The concept behind my reflection was to attack a blank piece of lumber with an angle grinder and carve into something pleasant. One of the things that stood out to me the most during my time in El Cocal was that such a community could thrive and evolve without a plan or government. I wanted to reflect that in my piece, to go into it blind, and hope for the best. It was a departure from the normal heavy planning, research and thought behind most design projects. After all research and planning is basically what design is. But the lack of specification and detail let me think about other things while I was working.

I went to my family’s cabin, which is itself on a small island separated from society by a very small water crossing, because I think the parallels and contrasts between the two environments made for some good contrasting and reminiscing. While I worked, I tried to think about how lucky I am to have the cabin and the space, the luxury of time to be able to experiment with art and design. I thought about the differences between the two communities, mine has less than 15 full year residents, the other 1500+. Both are roughly the same size. The waste system on Simcoe island works because everyone has a car, they have to, and can easily drive their waste to a neighboring island with a municipal waste processing/ recycling site. It works because of the low yet wealthy population. The crossing is municipally funded and free for residents. All this made me feel pretty lucky too.

I carved the piece out of local pine, an offcut from the main column that holds my cabin up. I used only an angle grinder, as I had seen them in use in Cocal, and I wanted to keep things simple. The form is not nearly as symbolic to me as the process behind it. Taking time to think about my experiences and my time in Costa Rica, while keeping my hands busy creating something interesting (hopefully). There is still a lot of detail carving, sanding and finishing to do, but the main form is there, and I’m glad I got to spend the time working on it in the way I did.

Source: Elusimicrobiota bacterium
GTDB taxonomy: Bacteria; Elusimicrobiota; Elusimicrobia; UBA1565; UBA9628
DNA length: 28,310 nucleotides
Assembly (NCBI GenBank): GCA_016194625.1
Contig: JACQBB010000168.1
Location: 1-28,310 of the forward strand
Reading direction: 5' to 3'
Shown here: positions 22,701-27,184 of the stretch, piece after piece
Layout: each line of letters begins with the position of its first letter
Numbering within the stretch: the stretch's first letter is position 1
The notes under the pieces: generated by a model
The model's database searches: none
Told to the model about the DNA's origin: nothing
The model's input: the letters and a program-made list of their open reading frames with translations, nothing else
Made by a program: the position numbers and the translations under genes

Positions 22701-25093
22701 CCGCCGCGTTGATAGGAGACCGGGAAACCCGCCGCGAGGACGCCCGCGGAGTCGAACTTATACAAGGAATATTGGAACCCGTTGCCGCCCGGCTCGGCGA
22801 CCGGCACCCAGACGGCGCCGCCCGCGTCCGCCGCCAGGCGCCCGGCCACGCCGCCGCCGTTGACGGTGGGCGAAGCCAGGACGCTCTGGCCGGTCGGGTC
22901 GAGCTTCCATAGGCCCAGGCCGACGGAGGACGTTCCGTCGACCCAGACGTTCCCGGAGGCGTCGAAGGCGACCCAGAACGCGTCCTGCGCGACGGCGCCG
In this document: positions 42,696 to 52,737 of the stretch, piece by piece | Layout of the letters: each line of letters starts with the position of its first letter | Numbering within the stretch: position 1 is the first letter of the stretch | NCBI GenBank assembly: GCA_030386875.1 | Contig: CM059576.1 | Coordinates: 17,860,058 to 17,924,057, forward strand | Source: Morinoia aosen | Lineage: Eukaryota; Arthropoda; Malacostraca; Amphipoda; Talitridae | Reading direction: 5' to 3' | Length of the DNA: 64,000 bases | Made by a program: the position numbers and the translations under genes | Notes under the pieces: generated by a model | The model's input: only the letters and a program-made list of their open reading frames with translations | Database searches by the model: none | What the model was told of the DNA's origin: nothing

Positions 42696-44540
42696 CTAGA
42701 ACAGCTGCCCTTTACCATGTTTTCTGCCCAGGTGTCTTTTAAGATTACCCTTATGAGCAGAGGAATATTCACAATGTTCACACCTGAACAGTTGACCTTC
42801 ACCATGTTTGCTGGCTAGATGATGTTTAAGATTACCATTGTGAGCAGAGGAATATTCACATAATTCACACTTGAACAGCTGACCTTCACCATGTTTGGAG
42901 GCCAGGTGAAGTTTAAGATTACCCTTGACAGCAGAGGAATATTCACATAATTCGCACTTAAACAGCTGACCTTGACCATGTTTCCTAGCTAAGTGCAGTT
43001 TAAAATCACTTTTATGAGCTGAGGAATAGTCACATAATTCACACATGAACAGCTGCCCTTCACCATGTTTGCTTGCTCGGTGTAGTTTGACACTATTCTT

Intimate Space

In reflecting on the experiences and situations we felt, both collectively and individually, during the course of our stay in Costa Rica, I realized that there was an underlying notion of community and collaboration.  As a group we did everything communally, such as having our meals together everyday.  Additionally, the work we were doing was in collaboration with the community of El Cocal which further promoted this idea of interactivity between all of us.  In thinking about the spaces where these situations unfolded, I realized that there was an inherent openness that would facilitate these interactions.

Many of the spaces and structures we came across were characterized by being large and open, with a free-plan and with a sense of permeability.  They were often accessible from multiple sides, with the lack of walls to allow for movement and air-flow. While surely these spaces resulted from a response to the climate, I do not doubt that they foster the type of interactions and encounters that we experienced.  This sense of sociability was indicative of one of the main differences in culture between Costa Rica and back home.

In an attempt to encapsulate and recreate the social spaces and places we witnessed, my piece is a gazebo that frames an a small, intimate space that attempts to foster social interaction and invites users to stand together in underneath the structure.

The structure, drawing inspiration from locally observed shelters and their form, is comprised of a triangular truss-like frame.  The triangular portals invite the users to stand underneath the central joint, creating a quasi-ribbed vault construction.  The resulting space underneath could be used as a meeting place or a junction in between other spaces, ideally leading to users to stop for a while and interact with other users.  The form is directly inspired from a particular bamboo structure encountered on an excursion.  The tall ceiling heights where possible due to the qualities of the material.  The space is further enclosed by horizontally placed PVC cords that run from the structural elements framing the portals to the central structural elements framing the central space.  The cords will both further demarcate the space as an enclosure, but it also acts as a brise soleil, which recalls the need for shelter from the sun in the tropical Costa Rican climate.